With the cylinder complete, all other parts can be tuned to fit it's dimensions if it didn't quite go to plan.
A shallow recess in the base to fit the cylinder helps line everything up and don't forget to drill a hole to suit your centre shafts diameter.
Sand, finish and part the base off your blank. You can of course make the cylinder and base from one piece if you like and ignore some of these steps.
Turn the lid next - it does NOT need to be a snap-fit - a little loose is good on this project to ensure it drops fully home. The lighter the lid is the better, so try and turn it as thin as practical.
Sand and finish the underside and lip of the lid, then drill the 12mm hole to take the carrier post.
You can include a knob/finial if you're happy for it to use the same timber, then part the lid off the blank..
If you're making a separate knob for it, reverse the lid in the chuck, gently to avoid denting the lip, and finish the top side. Drill a hole to suit your choice of knob/finial. I used a 5mm hole on this one to take a hand shaped knob I will make later.
So far so good! . Now for the internals.
Now is a good time to get your centre shaft ready. You can use any non-magnetic material for this part - wood, plastic, aluminium, doesn't matter, as long as it stays straight and you can attach a small piece of steel/iron to the end of it. I used 3/16" brass rod on this one and turned a small step on the end which I slipped a steel sleeve over. In the past, I have just turned the diameter down on the end to suit the thickness of some garden tie-wire and wrapped that around it with a dob of CA to make sure it stayed put - worked fine!
A light-weight timber is best for the cup and connecting tube - the lighter it is, the less magnet-power you need later.
Turn the outside down to about 1mm less than the internal diameter of your cylinder - it should slide easily through the length of the cylinder.
 Drill/turn the inside of the cup to leave about a 2mm wall and 3 or 4mm thick base.
Drill an 8mm hole through the base then part the cup off.
Drill your connecting tube blank (which should be a couple of mm over length) right through with a drill just a bit larger then the rod you're using for the centre shaft BEFORE you turn the outside.
A longer than standard drill bit is the best bet here. You can try drilling in from each end with a standard bit but if the finished hole isn't dead straight, the dispenser is not going to work very well. The long bit is very likely to wander off course, but as pictured here, you can still use the blank as long as the thinnest side is still greater than 3mm.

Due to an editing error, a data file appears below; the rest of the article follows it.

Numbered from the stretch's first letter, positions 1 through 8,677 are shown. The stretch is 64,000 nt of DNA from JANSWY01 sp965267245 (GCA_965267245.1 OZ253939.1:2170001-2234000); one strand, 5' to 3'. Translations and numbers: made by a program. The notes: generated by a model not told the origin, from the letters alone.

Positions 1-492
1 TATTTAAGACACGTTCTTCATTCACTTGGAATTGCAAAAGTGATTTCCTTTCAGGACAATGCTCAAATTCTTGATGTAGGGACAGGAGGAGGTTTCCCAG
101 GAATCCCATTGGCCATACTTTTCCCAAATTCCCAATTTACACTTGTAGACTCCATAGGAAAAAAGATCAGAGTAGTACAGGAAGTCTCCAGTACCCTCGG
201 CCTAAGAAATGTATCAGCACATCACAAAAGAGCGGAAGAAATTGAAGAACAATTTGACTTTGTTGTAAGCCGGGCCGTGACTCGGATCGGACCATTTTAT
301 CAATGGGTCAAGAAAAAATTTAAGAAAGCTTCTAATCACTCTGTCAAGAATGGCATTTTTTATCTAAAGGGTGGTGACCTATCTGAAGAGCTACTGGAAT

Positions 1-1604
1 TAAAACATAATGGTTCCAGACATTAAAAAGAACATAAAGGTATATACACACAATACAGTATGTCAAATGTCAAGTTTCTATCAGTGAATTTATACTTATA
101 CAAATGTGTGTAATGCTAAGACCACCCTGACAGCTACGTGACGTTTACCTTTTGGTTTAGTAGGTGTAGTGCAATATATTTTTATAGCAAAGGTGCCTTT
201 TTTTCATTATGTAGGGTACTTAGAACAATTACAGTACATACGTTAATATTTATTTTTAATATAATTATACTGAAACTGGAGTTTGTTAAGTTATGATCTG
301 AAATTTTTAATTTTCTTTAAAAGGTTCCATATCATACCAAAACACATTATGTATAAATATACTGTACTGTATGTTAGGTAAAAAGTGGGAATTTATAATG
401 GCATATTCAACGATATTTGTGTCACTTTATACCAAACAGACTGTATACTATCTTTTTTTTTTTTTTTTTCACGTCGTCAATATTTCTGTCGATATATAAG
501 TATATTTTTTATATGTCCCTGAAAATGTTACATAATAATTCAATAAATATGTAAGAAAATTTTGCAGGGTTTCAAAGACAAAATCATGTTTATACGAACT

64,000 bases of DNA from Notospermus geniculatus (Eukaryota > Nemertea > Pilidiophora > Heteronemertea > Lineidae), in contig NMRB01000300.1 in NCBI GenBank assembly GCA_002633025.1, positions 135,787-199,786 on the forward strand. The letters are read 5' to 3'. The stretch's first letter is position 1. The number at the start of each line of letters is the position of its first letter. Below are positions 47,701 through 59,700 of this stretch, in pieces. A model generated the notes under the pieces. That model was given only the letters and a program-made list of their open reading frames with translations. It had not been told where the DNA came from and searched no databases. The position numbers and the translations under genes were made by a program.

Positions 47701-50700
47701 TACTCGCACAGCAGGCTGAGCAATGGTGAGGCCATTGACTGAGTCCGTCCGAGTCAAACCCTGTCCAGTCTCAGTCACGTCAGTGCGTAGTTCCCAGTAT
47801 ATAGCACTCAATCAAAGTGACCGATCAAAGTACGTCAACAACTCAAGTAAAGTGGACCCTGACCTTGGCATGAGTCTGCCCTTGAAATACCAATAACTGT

Now you can turn the outside down to size with the blank mounted between the ends of the hole to ensure everything is true to the hole. Turn the step on one end to 8mm to suit the cup and test it for fit - any excess can be trimmed off later.
Drill 2 holes at right angles to each other(measured up from the cup-end) to suit your magnets diameter.
I started out using 3mm magnets opposite each other, but changed on this dispenser to 5mm magnets at right-angles and found they will still fit in the connecting tube OK but get a far better grip on the shaft.
To hold the magnets in place, I slip the tube over a steel rod and position the magnet so it touches the rod, then put just a drop of CA on the magnet which holds it nicely.
Forgot to take a pic of the next step. Sit everything together and the lid should be sitting up above the cylinder by a couple of mm. Measure the gap from the top of the cylinder and the lid, then cut that distance plus 1mm of the connecting tube - this will keep the cup from hitting the bottom of the dispenser. If everything seems to fit OK, glue the bits together, taking care not to get excess glue down the connecting tube.
For this dispenser I finally found a use for that old 4-jaw chuck I've had for about 12 years and never used!!! No such thing as waste timber - managed to get a passable knob from this other wise useless piece of Australian Ebony.
And we're done!
Please use the Feedback form for any questions or comments on this project.
 The Evolution of an idea.
From left to right . . .
1. Prototype made from a solid blank of Zig-zag Wattle - worked well but the base was a bit light and tends to lift with the carrier.
2. Used a Gidgee base for more weight but messed it up by using Gidgee for the cup as well - way too heavy so it took 4 magnets to just barely hold the carrier up.
3. Our daily user - Hopbush cylinder with Red Olive Plum lid and base - got the balance just right in this one.
4. Purple Bush-pea cylinder with Norfolk Island Hibiscus base and lid - one for the gallery.